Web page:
If you want to build a legion of loyal customers, you only have to do a few relatively straightforward things.
The secret is, you have to do them extremely well to be successful.
- You need to meet their expectations
- You need to listen (and respond) to how they feel
- You need to add value to the relationship
Loyal customers will keep coming back and spending money with you, so obviously you’d like to have more of them. One very good way to make sure you know what customers want, and to make sure you deliver on it, is by using Net Promoter Score® (NPS) data.
How to Build Customer Loyalty Using NPS Insights
NPS surveys make it easy to collect a lot of data on customer happiness -- not just the scores, but also the reasons behind them. Looking at themes in customer feedback helps you quickly identify the things people love (or hate) about their experiences. You might discover that promoters rave about your product range and that detractors really have problems with your pricing, for example.
To get real value from NPS feedback, you need to consider it in terms of your broader customer experience. How does NPS relate to pricing, to service, to salesperson performance and marketing programs? NPS data can help you can see exactly where you’re underperforming -- and where you're excelling.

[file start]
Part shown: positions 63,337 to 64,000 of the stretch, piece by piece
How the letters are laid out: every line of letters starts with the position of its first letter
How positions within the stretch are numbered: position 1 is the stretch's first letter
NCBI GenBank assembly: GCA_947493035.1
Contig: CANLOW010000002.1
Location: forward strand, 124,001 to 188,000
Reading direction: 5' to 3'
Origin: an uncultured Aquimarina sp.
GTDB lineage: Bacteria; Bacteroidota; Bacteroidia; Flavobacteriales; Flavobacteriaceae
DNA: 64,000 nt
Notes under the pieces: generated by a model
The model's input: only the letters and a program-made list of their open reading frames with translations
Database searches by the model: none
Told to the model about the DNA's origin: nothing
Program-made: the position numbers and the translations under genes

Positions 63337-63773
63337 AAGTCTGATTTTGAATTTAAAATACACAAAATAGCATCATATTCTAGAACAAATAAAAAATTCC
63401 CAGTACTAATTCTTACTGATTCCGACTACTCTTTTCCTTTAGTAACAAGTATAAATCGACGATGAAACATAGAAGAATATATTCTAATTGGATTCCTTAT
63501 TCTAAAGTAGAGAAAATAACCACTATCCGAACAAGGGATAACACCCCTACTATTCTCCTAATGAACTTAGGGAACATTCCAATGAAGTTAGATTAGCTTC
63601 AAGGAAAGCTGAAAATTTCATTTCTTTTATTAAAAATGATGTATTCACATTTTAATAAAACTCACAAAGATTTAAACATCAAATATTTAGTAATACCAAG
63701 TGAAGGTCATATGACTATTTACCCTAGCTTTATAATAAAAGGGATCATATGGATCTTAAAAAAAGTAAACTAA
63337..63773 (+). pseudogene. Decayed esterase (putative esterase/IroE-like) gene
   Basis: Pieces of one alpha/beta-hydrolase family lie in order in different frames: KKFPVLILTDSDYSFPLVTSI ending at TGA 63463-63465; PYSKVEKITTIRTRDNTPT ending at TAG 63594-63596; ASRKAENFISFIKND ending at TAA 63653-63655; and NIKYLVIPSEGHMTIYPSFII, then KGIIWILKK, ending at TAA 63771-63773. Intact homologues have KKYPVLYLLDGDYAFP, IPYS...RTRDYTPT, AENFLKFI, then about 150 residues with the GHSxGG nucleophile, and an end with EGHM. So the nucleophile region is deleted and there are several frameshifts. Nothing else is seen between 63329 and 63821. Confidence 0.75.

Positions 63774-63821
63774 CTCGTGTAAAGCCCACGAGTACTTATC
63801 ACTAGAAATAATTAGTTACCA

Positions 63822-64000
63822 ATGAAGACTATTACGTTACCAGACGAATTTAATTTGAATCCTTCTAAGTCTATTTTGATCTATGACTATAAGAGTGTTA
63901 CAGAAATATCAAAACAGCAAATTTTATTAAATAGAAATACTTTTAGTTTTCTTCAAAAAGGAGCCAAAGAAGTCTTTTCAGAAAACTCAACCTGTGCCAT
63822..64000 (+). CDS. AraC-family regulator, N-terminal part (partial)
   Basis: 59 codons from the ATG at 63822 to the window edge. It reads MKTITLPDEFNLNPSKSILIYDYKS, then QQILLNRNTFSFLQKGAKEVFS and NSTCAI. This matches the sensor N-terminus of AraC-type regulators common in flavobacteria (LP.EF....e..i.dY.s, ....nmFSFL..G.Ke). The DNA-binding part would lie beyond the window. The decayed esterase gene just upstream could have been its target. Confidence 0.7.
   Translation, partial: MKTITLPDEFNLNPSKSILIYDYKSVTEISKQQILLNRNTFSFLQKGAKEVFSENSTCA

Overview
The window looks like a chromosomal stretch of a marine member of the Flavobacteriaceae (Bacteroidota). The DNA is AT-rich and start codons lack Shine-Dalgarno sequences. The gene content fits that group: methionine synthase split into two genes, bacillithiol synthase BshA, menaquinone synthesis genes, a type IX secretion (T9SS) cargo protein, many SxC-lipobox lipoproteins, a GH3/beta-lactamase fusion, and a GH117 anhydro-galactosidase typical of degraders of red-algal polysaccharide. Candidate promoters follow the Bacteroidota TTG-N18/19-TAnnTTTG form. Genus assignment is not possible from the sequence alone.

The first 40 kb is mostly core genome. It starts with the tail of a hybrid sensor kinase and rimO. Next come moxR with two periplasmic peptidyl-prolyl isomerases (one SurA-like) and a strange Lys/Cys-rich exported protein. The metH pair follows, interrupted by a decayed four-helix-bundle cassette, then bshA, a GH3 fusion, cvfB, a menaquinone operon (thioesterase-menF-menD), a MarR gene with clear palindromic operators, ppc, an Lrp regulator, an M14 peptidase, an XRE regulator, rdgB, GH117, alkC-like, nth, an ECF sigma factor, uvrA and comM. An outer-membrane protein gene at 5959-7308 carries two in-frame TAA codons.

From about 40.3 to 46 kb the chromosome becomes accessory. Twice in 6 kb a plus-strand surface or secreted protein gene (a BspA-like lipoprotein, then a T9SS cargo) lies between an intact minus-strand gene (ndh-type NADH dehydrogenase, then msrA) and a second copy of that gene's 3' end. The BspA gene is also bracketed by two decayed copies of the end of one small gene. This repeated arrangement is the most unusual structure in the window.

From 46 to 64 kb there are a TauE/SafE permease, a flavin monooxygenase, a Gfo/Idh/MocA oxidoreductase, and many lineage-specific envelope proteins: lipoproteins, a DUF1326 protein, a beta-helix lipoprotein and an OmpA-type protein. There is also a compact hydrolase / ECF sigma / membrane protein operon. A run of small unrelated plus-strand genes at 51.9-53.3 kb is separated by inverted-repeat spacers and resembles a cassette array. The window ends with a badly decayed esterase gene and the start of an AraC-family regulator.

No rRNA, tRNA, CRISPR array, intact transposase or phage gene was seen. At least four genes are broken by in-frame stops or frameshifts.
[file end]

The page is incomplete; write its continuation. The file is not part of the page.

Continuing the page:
It might seem obvious to immediately start fixing whatever receives the most hate, but you need to dig a little deeper and uncover which aspects of customer experience affect your NPS the most (analytics methods like Key Driver Analysis are typically used for this). You can then concentrate on those things that will maximise loyalty: you might find that optimizing your product range gets you far more referrals than tweaking your pricing.
How to Use NPS to Build a Customer Loyalty Program
The marketing department’s loyalty programs can also benefit from the magic of NPS data. Just like personalizing rewards and offers to customers using purchase history or location and time of day, you can customize your marketing based on whether someone is a promoter, passive, or detractor.
Loyal customers require less discounting than others, as they tend not to be price sensitive and will usually act without incentive. So for promoters, you might want to focus on surprise and delight rewards that don’t necessarily have a monetary value. Ideas like invitations to special events, presales, exclusive rewards, and personalized swag can be effective and won’t eat into your margin. Just make sure whatever you offer is relevant -- and valuable -- to your customers.
Less loyal customers are often the ones who buy from you or engage with you least often. Simply increasing their exposure to your product or service can deliver a huge lift, so as they spend more time with you, try out more features, or buy across more of your range. Consider loyalty incentives that encourage these customers to extend their product use or spending habits too, such as cross-sell and upsell offers, discounted bundles, or complimentary upgrades.